1. Stand with one foot flat on a step and the other leg straight above the step below, keeping the toes pulled in to your shin
  2. Bend the standing leg until the heel of your hovering leg gently touches the ground
  3. Straighten your standing leg until you are back to the start position
  4. Do all 25, then turn around and repeat on the other leg

Note: with both step-down exercises, you may rest your hand on a wall or banister, but take care not to pull yourself up with your hand or arm!

Step-down collage 2

2 x 25 ski squats

  1. Stand with your feet no more than 5cm apart and your toes pointing forward, and make sure your knees aren’t touching
  2. Bend into a squat position, then come halfway up – that’s 1 rep
  3. Repeat 24 times in a quick and smooth pulsing action, never coming fully upright
  4. Take recovery as need after completing all 25 reps, then repeat

Note: fight to keep your chest up and your bum back by keeping your back strong!

Ski squat collage

2 x 25 hip flexor raises

  1. Sit upright on a chair or bench, feet flat on the floor
  2. Without changing the angle at your knee or ankle and without dipping your upper body, pull one knee up towards your chest by contracting your hip flexor
  3. Lower the leg without touching the ground and repeat 24 times
  4. Do all 25 on one leg, then repeat on the other leg, then repeat each leg

Hip raise collage

3 x 20 calf walks and 20 heel walks

  1. Stand tall on the balls of your feet
  2. Take 20 small strides, pulling your toe in to your shin as each foot is in the air
  3. Rock your feet back onto your heels pulling your toes up towards your shins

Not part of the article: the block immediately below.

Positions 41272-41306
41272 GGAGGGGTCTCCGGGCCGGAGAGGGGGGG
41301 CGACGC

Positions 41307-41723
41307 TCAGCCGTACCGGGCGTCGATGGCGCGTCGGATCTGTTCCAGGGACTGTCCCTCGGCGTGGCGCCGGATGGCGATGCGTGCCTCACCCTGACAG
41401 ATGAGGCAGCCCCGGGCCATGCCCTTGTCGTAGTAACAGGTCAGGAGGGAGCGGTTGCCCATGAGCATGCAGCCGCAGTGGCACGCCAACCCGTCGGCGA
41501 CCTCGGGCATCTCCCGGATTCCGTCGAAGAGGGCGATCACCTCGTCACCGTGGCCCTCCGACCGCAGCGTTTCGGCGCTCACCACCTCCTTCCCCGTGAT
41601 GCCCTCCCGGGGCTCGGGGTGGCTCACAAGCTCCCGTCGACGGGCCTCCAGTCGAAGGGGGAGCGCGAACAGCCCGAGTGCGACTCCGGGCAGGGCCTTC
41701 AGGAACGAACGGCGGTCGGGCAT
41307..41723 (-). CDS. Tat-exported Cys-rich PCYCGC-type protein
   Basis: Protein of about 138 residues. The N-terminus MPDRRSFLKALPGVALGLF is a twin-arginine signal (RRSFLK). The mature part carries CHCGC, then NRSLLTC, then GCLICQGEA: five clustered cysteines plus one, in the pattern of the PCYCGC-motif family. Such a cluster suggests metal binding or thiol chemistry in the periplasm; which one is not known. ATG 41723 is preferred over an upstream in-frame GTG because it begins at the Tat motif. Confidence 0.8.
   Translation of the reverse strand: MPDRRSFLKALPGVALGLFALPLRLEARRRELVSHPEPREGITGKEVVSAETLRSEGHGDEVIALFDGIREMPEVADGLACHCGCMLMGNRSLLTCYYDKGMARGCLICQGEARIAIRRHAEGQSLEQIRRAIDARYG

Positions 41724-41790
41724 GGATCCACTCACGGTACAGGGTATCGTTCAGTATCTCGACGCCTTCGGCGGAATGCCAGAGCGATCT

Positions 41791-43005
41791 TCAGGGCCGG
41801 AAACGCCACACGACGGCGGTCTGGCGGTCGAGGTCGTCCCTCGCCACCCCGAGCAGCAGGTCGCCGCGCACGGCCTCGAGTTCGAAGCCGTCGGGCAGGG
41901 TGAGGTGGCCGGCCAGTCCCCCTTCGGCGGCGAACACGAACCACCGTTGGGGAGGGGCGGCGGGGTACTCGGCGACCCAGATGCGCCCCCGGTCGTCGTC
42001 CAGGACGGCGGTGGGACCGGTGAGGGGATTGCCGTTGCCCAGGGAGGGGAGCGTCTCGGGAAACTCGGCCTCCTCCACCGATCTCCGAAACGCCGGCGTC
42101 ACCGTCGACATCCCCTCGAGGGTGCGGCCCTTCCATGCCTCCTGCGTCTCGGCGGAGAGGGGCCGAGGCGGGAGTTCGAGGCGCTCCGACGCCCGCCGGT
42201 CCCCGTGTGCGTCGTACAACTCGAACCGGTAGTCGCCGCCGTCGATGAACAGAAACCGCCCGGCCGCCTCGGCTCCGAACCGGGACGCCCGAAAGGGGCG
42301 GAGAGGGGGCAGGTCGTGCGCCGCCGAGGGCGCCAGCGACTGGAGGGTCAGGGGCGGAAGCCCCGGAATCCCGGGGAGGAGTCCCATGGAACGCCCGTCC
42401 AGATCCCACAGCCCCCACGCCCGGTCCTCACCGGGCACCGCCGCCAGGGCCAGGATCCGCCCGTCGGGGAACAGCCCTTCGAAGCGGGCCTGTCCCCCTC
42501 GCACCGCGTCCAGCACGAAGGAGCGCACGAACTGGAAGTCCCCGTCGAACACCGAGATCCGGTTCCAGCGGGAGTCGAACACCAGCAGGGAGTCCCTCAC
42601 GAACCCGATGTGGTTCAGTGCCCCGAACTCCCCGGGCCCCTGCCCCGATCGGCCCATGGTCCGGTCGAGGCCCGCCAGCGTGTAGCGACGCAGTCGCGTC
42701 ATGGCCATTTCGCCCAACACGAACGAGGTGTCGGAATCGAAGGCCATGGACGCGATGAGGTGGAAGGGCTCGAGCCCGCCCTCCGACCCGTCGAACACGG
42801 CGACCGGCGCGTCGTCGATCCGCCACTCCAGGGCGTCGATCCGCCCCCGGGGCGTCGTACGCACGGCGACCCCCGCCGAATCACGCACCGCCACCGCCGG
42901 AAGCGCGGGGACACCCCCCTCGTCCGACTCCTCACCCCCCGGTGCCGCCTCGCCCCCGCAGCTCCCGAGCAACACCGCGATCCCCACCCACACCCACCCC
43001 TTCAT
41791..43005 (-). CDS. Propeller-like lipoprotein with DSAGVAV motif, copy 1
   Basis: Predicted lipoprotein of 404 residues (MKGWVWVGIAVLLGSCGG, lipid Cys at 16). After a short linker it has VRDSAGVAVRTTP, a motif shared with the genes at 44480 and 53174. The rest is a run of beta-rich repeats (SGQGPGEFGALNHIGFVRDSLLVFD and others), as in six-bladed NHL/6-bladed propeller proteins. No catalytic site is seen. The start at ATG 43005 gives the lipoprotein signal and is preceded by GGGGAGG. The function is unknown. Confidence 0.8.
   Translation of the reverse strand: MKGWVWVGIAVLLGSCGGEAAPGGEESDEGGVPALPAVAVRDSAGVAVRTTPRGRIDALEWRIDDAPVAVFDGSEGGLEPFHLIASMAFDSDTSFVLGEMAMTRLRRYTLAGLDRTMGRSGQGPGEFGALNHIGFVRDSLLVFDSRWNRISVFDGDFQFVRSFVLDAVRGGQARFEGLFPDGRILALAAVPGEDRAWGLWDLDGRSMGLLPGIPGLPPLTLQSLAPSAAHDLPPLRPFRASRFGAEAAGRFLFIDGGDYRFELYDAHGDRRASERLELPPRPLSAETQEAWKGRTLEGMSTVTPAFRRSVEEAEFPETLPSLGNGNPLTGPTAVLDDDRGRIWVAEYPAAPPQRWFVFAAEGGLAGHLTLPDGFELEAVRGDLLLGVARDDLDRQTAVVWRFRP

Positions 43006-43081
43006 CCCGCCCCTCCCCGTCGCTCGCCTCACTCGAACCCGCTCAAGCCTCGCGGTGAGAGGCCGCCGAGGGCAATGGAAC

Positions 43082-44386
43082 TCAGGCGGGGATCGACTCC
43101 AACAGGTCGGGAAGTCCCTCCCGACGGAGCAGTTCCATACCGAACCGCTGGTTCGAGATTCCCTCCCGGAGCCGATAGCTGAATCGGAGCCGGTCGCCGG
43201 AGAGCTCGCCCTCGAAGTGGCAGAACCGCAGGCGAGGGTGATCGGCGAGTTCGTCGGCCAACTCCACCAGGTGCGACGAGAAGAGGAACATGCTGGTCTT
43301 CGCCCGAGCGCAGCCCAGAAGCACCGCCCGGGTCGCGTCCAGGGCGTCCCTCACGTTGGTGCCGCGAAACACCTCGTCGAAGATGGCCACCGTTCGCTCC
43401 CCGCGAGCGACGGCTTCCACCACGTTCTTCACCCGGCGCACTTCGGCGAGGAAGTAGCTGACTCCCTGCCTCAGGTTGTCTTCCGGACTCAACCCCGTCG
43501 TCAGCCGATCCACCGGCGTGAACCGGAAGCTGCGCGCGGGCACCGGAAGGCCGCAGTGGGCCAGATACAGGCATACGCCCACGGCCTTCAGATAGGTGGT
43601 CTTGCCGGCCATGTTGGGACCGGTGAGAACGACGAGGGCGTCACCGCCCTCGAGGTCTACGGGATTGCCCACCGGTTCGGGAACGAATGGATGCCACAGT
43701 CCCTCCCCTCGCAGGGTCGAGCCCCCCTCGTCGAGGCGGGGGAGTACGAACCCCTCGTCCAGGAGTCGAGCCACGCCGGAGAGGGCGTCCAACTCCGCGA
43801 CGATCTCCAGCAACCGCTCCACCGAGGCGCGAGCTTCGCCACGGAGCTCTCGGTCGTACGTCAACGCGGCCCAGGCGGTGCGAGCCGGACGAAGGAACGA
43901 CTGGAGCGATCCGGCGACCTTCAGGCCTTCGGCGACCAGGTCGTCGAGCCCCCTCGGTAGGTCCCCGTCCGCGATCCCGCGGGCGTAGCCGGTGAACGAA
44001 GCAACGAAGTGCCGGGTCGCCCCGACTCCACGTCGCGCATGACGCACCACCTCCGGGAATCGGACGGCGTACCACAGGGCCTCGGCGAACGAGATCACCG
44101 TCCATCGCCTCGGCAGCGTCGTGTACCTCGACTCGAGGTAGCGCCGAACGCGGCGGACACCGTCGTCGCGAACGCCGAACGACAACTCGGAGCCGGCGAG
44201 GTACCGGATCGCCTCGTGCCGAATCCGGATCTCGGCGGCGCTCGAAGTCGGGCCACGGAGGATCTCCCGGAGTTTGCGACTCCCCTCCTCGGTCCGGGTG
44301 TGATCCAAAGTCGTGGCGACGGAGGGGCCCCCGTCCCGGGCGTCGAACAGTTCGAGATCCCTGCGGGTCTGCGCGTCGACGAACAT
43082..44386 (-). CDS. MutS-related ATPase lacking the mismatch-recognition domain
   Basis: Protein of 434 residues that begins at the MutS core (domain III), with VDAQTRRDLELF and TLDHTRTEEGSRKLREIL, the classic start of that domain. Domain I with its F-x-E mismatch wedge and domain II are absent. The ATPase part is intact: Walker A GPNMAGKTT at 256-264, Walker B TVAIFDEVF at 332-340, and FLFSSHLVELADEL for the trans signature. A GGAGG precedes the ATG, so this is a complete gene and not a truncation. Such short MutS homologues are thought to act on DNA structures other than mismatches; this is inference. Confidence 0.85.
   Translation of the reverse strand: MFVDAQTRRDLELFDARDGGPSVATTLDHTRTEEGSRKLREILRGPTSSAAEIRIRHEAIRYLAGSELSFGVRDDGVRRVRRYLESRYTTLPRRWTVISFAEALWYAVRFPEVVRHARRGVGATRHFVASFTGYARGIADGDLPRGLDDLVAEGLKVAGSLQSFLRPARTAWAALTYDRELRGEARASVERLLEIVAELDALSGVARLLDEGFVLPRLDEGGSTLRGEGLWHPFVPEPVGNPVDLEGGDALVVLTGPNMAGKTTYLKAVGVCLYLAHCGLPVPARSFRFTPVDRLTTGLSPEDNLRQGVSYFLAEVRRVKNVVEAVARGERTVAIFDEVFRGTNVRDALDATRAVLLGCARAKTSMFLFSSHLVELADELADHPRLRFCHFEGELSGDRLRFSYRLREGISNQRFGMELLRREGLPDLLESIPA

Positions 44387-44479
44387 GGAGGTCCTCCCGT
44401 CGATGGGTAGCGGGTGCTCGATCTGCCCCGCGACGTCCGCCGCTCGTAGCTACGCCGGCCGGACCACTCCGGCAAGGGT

4. Take 20 strides
  5. Repeat 2 more times

Note: do not step forward from the hip!

Calf walk collage

3 x 10 lunge walks

  1. Stand tall and take one big step forward so that your back heel comes off the ground, sink down so that your front knee forms a right angle above your ankle
  2. Use the strength of your front leg to pull your back leg in as you straighten up
  3. Step the back leg through to take a big step and repeat
  4. Alternate legs until you have taken 10 steps in total
  5. Take recovery as needed then repeat two more times

Note: keep your torso upright and your chest out; don’t hinge at the hip!

Lunge walk collage

Last but not least: 100 toe scrunches (barefoot)

  1. Lay a towel out flat on the ground and sit so that your toes are resting on the edge of it
  2. Scrunch your toes up and use them to pull the towel in towards you with each scrunch
  3. Readjust the towel as needed until you have completed 100 scrunches

This should take no more than 15 minutes but take recovery as needed. If you don’t get through it all in 15 minutes in your first session, stop, and aim to reduce recovery time with each subsequent session so that you can complete all exercises in 15 minutes.

If you are a keen walker – or are simply looking for a useful little add-on to boost your training routine – let me know how you get on with these.

In the meantime, if you want to follow Vivien’s training, check out her blog and her fundraising page. Good luck Vivien, and anyone else taking part in the London2Brighton Challenge!